Getting nervous – a little bit – now…and am busy downloading music to my phone to listen to. And packing the bag I can pick up at the end of the race. And hydrating hydrating hydrating.


(Can you spot Sardinia?)

Next magnet to come in December: Sri Lanka! 🙂


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Shelling peas

I am in sort of a marathon vegetable phase, for better or for worse. Don’t get me wrong, I love my vegetables. But I simply have never been a vegetarian, or really even tried to cook without meat or fish for any sort of extended period of time. I definitely don’t eat meat or fish with every meal and I do my best to make sure every meal is well balanced with not too heavy emphasis on the animal protein when it is in there.

But…for a few weeks or months – let’s see how long – I’m doing my best to simply go without meat. Fish may be reintroduced soon, as the purpose of this “fast” is health only. What’s particularly nice is that it forces me to be more creative, rather than relying on the easy fat and flavor that meat often brings to dishes. More creative with spices, more creative with variety.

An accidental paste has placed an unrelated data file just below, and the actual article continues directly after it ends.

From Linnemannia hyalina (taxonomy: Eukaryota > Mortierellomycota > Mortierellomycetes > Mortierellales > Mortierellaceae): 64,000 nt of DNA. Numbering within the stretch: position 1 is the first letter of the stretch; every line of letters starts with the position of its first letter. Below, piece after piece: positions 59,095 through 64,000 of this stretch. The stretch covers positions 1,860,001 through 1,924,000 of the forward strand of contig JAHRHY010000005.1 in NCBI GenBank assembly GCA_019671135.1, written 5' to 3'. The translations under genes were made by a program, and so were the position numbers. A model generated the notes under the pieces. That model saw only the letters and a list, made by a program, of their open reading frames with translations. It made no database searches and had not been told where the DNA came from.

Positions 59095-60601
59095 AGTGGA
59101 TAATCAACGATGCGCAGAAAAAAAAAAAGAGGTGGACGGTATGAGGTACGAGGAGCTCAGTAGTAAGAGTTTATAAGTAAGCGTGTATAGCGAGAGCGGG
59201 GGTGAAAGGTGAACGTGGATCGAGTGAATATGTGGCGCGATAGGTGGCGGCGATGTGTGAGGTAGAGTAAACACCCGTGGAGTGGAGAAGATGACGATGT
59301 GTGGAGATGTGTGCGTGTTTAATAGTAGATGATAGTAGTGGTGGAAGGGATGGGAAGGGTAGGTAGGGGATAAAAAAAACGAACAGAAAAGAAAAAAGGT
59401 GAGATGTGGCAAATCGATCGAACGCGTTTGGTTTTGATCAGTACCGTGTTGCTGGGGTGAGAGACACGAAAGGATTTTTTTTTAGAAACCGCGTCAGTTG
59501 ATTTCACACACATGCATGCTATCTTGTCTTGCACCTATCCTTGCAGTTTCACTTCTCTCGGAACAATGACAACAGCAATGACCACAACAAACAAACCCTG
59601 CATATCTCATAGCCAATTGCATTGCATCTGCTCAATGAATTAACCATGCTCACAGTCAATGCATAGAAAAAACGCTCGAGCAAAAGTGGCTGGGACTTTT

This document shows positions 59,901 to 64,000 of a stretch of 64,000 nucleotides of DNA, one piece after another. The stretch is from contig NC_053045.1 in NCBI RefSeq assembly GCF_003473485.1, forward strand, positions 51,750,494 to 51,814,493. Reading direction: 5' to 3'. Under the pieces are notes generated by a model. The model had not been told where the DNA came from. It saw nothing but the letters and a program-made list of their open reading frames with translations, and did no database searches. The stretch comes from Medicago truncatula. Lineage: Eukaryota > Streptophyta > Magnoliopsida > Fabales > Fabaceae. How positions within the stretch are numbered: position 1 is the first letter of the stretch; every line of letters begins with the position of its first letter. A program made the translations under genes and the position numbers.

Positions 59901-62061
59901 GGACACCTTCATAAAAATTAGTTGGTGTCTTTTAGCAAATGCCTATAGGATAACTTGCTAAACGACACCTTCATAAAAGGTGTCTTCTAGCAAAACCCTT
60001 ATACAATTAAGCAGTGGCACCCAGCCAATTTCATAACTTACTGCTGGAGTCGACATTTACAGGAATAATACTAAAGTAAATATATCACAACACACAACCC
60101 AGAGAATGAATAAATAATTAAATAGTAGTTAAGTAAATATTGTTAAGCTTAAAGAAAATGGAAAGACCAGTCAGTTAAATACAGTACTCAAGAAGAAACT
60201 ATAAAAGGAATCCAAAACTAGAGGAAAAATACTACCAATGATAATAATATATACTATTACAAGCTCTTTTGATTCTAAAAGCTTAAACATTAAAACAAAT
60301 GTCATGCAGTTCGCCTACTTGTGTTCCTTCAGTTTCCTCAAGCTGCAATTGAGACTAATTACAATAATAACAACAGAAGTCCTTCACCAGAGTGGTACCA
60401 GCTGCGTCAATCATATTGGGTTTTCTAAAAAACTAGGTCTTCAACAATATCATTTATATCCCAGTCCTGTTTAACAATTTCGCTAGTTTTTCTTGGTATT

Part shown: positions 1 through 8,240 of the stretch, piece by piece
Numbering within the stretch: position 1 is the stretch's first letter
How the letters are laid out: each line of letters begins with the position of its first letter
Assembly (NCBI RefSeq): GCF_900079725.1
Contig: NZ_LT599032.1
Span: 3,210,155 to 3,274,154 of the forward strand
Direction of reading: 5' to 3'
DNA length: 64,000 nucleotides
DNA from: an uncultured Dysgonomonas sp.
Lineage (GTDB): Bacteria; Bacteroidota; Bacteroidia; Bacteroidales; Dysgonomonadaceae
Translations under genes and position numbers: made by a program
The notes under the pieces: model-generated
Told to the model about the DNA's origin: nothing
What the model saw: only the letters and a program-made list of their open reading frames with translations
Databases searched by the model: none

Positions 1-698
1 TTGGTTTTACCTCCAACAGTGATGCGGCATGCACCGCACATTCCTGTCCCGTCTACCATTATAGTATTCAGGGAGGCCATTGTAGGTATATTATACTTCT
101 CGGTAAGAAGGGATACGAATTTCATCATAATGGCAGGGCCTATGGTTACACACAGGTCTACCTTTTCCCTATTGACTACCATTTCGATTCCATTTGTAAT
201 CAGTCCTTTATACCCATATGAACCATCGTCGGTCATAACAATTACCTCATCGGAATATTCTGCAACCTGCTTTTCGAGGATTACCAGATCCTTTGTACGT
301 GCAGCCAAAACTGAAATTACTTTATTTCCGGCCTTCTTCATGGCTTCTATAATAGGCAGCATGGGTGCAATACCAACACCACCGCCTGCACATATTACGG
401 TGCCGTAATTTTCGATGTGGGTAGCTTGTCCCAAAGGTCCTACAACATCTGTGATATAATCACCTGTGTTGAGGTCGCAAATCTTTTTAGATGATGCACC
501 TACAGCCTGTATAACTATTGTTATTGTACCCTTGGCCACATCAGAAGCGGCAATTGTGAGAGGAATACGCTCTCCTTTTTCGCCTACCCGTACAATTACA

So far so good, although I am collecting lots of recipes to keep the idea database well-stocked.

Breakfast is pretty easy – fruit and either my standard toast and avocado or cheese or else a bowl of quinoa or amaranth when I have the time to cook it (often).

Lunch has been a mix – going out for lunch when I’m out of town and ordering only vegetarian or alternatively bringing leftovers for lunch or making a quick pot of lentils and bringing them to the office (was met with snarky comments on Friday by some of my colleagues who didn’t like the look of my lentils).